in 1874, with the degree of A. B., receiv-
ing the degree of A. M. from the same
institution in 1877. Succeeding courses
of study in the universities of Berlin and
Paris, he became an instructor in Ancient
Languages at Bucknell University ; was
Crozer Professor of Rhetoric there from
1877 until 1879; and president of the uni-
versity from 1879 until 1888, attaining
this position before he was thirty years
of age. Therein, he was eminently suc-
cessful in increasing the resources, at-
tracting students, advancing the prestige
of the institution, and securing for him-

self a place among the leading educators
of the land. In 1888, he was called to the
presidency and the Burbank chair of In-
tellectual and Moral Philosophy in the
University of Rochester, as successor to
Dr. Anderson.

Dr. Hill's administration of this office
was especially able and noteworthy. To
wide knowledge and a signal faculty of
imparting it, constraining the esteem of
students, he added a gracious personality,
winning their affection; and, on the ad-
ministrative side, kept the aiTairs of the
institution in excellent order; while out-
side of his official duties, he gained a
splendid reputation as a public speaker.
A master of his themes and of the Eng-
lish tongue, his addresses were compact,
in clear and telling phrase, chaste and
sparkling in wit. A reference to one of
these is pertinent as relative to his future
career. In the presidential campaign of
1S92, William McKinley spoke at a Re-
publican meeting and was banqueted at
the leading social club in Rochester, the
principal speech at the latter gathering,
aside from that of the guest of honor,
being made by Dr. Hill, whose thought-
ful and graceful remarks greatly im-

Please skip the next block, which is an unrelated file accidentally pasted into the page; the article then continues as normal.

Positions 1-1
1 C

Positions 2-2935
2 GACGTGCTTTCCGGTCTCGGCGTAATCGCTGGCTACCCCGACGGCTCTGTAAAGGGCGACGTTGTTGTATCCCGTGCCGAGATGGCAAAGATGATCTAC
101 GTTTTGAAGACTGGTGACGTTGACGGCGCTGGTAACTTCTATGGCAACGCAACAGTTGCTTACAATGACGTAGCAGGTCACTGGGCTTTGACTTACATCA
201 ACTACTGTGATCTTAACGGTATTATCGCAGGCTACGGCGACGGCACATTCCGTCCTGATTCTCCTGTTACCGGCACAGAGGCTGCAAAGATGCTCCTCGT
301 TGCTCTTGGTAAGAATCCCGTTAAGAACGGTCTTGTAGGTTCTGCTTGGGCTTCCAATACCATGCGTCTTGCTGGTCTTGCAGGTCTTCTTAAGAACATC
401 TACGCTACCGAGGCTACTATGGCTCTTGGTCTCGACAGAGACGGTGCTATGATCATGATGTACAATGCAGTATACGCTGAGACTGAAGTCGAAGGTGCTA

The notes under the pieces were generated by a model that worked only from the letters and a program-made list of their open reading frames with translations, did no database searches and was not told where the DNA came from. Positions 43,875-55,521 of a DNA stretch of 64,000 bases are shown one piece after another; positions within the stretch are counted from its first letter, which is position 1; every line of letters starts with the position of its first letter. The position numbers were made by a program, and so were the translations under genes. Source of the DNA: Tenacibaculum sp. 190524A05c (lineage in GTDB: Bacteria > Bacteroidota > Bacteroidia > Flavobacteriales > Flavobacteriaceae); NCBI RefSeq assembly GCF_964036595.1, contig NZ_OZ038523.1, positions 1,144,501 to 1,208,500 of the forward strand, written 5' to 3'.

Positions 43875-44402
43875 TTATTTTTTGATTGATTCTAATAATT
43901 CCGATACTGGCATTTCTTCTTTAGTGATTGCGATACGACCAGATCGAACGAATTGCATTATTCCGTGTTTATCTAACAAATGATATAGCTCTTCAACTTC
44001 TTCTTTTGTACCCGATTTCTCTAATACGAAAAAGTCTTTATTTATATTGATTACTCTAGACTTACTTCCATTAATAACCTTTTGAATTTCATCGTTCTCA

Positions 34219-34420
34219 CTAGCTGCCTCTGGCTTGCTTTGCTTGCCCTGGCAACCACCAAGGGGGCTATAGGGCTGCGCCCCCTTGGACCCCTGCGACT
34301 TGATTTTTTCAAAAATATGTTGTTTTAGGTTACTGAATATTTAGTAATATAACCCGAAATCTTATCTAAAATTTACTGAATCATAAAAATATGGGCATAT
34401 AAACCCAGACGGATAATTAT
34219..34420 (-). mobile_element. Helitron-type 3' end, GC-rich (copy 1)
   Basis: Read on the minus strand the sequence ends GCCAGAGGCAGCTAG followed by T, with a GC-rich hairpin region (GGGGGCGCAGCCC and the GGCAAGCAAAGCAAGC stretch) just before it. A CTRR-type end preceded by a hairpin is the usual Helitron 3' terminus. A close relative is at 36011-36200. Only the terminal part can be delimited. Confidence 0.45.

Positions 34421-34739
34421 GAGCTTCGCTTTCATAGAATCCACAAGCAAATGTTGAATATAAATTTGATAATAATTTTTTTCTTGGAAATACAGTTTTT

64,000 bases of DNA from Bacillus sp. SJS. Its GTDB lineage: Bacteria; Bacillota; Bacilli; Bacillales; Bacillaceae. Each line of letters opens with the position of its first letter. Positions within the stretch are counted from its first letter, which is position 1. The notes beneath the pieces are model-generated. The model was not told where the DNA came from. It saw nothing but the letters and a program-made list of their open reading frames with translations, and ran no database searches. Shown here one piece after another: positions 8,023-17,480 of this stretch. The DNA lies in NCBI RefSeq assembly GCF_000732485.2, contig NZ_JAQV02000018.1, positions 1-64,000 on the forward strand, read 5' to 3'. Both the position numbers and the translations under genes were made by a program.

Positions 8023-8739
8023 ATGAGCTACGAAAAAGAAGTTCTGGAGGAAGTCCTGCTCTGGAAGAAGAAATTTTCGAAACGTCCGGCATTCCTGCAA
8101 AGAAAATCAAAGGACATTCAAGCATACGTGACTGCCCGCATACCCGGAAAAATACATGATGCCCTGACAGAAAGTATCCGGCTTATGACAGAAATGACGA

pressed the coming president of five years
later, initiated a cordial friendship be-
tween the two, and was not without bear-
ing upon the invitation to the university
president to accept the second place in
the State Department when McKinley
had the opportunity to recognize Hill's
ability as a publicist.

Even before his Rochester residence,
Dr. Hill had established a national repu-
tation as an author. He published his
"Elements of Rhetoric" in 1877, the
"Science of Rhetoric" in 1886, and the
"Elements of Psychology" in 1886 — all
extensively adopted as text books in
schools and colleges, and, by the way,
quite remunerative to the author in

21 1


royalties. His "Life of Washington
Irving" appeared in 1877 and that of
William Cullen Bryant in 1878 — con-
densed, but admirable and appreciative,
biographies of each. While still in
Rochester, he published "Social Influence
of Christianity" (1888), "Principles and
Fallacies of Socialism" (1888) and
"Genetic Philosophy" (1893), In i896,he
resigned as president of the university, in-
tending to pursue historical studies
abroad. His departure was keenly re-
gretted, not only by the authorities and
students, but by the community which
he had served in all good works as a citi-
zen, and especially by its social and
lettered classes to whom he had become
endeared. Retaining his legal residence
in Rochester, he spent nearly three years
mainly in Paris and Berlin in the study
of philosophy and public law, laying the
foundation for the elaborate volumes re-
lating thereto, which he published sub-

He was recalled to this country, Octo-
ber I, 1898, when President McKinley
appointed him First Assistant Secretary
of State to succeed John B. Moore, and
while in the State Department he also
served as Professor of European Diplo-
macy in the School of Comparative Juris-
prudence and Diplomacy at Washington,
D. C, from 1899 until 1903. He was then
commissioned as Envoy Extraordinary
and Minister Plenipotentiary of the
United States to Switzerland from 1903
to 1905 ; to the Netherlands from 1905
until 1908; Ambassador Extraordinary
and Plenipotentiary to Germany from
1908 until 191 1. He became a member
of the Permanent Administrative Council
of the Hague Tribunal, and delegate to
the Second Peace Conference at the
Hague, 1907. Of his diplomatic service it
is needless to speak ; it was enlightened
in full degree, and faithful to the coun-
try's interests, held in high esteem by the


representatives of all nations and the
courts to which he was accredited, and
abounding in kindly offices to his fellow
countrymen, visiting the various em-

His pen still busy, he gave to the press
"A Primer of Finance;" "The Concep-
tion and Realization of Neutrality"
(1902); "Life and Work of Hugo Gro-
tius" (1902) ; and "The Contemporary
Development of Diplomacy" (1904). In
1905 he issued the first volume of his
great work, "A History of Diplomacy in
the International Development of Eu-
rope," entitling it "The Struggle for Uni-
versal Empire ;" the second volume,
"The Establishment of Territorial Sover-
eignty," followed in 1906; and the third,
"The Diplomacy of the Age of Absolut-